Your phone is not the only device you use. And that’s where RescueTime comes in. With a wide range of apps, browser extensions and integrations, RescueTime can gather data from literally everything. It brings in all these data into a nice and concise dashboard. It intelligently groups your activity to categories and even let’s you configure which activities are important and which are distracting. You can also drill down to granular levels to see which specific apps and websites you’re spending your time on. My favorite feature in RescueTime out of all these is probably the Productivity Pulse. This metric is a combined score of your productivity within the day. This gives you an instant view of how you’re doing today.
The premium version of RescueTime adds controls to block distractions, real-time alerts and a bunch of more features for $12/month. I haven’t used the premium version extensively to give an opinion, but with over 3000 hours tracked, the free version gets a thumbs-up from me.

Cold Turkey

Available on: Windows / Mac (Freemium; $39 for Blocker, $9 for Writer and $19 for Micromanager)

Cold Turkey software are actually three different tools for blocking those pesky distractions on your desktop.

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The Cold Turkey Blocker

The Blocker enables you to block websites (and apps or even the whole computer in the paid version) and also comes with features to get statistics about your distracting websites and apps. It’s nowhere as extensive as RescueTime when it comes to tracking distractions, but implements a lot of features for actively blocking them. You might want to grab the Pro version which is $39 if you want to get the best out of it though.
The Writer is a writing app (duh!) which blocks out everything else until you reach a predefined writing goal. If you’re a writer or a blogger who’s getting continuously distracted, this might be a no-brainer for you. The Pro version is just a $9 one-time payment, and adds text formatting and a few more optional additions.
The latest tool from Cold Turkey, the Micromanager, let’s you select a bunch of applications you actually need and block out everything else while you’re working. This is perfect for people who have to switch between contexts a lot, but keep losing focus due to other work. The Micromanager is free for focusing on a single app. But if you want to keep multiple apps unblocked or take breaks while working, the Pro version at $19 is great value, especially with the time it’s going to save you. The real power of the Micromanager is in how hard it is to get around. For example, once you start a session, Micromanager won’t let you to close or kill it, or even uninstall it until the session is done.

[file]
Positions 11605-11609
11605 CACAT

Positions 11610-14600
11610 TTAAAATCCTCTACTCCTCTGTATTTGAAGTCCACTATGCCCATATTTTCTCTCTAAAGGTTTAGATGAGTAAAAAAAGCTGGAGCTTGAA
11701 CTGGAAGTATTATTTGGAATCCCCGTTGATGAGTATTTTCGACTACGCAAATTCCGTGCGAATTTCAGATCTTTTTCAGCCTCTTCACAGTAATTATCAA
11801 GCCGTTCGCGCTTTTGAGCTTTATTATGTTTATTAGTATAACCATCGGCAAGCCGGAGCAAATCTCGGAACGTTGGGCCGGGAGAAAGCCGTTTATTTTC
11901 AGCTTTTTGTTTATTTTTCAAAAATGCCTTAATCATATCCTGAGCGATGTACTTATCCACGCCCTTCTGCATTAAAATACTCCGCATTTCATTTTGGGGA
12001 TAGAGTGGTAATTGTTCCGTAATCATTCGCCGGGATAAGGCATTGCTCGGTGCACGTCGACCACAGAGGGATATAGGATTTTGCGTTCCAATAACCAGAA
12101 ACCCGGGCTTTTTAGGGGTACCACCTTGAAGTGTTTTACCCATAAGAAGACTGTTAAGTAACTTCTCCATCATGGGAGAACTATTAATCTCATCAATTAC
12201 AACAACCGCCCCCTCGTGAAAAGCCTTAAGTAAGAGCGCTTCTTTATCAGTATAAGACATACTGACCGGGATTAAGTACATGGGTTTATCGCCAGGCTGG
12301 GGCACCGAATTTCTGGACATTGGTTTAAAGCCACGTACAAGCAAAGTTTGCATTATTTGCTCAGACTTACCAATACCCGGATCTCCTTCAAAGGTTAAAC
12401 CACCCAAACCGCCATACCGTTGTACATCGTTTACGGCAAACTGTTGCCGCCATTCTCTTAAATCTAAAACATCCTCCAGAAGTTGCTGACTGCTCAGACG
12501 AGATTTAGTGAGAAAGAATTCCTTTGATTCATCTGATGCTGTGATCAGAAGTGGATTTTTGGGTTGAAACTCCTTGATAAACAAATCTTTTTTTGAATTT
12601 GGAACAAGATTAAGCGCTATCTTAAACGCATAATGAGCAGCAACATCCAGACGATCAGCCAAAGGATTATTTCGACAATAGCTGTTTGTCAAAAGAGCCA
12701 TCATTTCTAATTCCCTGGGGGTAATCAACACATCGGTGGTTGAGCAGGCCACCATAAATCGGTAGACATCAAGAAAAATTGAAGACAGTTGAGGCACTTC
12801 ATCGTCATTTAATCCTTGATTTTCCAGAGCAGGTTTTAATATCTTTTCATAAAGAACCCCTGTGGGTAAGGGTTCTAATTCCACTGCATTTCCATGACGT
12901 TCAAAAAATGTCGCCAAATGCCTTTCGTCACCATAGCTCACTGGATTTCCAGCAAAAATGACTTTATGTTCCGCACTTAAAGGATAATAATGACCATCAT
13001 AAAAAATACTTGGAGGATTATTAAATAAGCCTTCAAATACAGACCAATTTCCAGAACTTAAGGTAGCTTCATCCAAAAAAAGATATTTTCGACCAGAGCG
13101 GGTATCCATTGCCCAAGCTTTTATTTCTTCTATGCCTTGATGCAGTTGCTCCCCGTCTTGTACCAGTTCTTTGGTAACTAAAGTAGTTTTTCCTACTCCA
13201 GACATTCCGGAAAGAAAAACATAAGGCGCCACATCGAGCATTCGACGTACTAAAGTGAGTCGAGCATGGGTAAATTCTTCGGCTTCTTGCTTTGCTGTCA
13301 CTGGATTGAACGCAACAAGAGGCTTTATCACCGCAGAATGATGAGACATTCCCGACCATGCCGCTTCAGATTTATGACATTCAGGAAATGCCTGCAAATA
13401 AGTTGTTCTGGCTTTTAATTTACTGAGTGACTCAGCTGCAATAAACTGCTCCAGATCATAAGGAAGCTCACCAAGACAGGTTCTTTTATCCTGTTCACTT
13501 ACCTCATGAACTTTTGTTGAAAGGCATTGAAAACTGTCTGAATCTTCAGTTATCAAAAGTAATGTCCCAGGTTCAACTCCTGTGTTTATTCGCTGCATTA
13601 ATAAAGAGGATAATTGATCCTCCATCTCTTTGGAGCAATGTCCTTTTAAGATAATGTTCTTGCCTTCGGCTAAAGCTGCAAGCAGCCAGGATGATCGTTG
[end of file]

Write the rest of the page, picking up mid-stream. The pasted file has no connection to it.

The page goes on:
Forest

Available on: Mobile / Browsers (Freemium; $1.99 for Premium version)

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The Forest app.

If you want a more light-hearted approach to distraction blocking, the Forest app (and the browser extensions) might be for you. Rather than going hardcore into blocking all your apps, Forest will motivate you to keep focused with, uhh…, a plant. Yes, you read it right. When you want to focus, you start by planting a tree (virtually, of course). It will keep growing while you’re focused, but will wither away if you get distracted. It sounds simple, but is very effective if you’re a bit disciplined. What’s more, Forest developers also plant real trees while you grow your virtual tree, by partnering with Trees for the Future!

I’m just scratching the surface of what’s available with this list. These are what I’ve found to be the most effective for me. As always, what works for me might not be the best for you. The best way to figure that out is to start using one of these and see if it works for you. If not, identify where you need to improve and implement changes.

If you’ve reached this point without getting distracted, good job! I hope these tools can help you on the journey of being more productive. Don’t forget that the real limitation is not time, but how you’re going to manage it. Everyone only has 24 hours after all. Let’s stay focused!

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Madusha Prasanjith

Written by

Digital designer and developer. Lifelong learner. Advocate for better and simpler digital experiences. https://madusha.me

Curious

Curious

A community of people who are curious to find out what others have already figured out // Curious is a new personal growth publication by The Startup (https://medium.com/swlh).

Madusha Prasanjith

Written by

Digital designer and developer. Lifelong learner. Advocate for better and simpler digital experiences. https://madusha.me

Curious

Curious

A community of people who are curious to find out what others have already figured out // Curious is a new personal growth publication by The Startup (https://medium.com/swlh).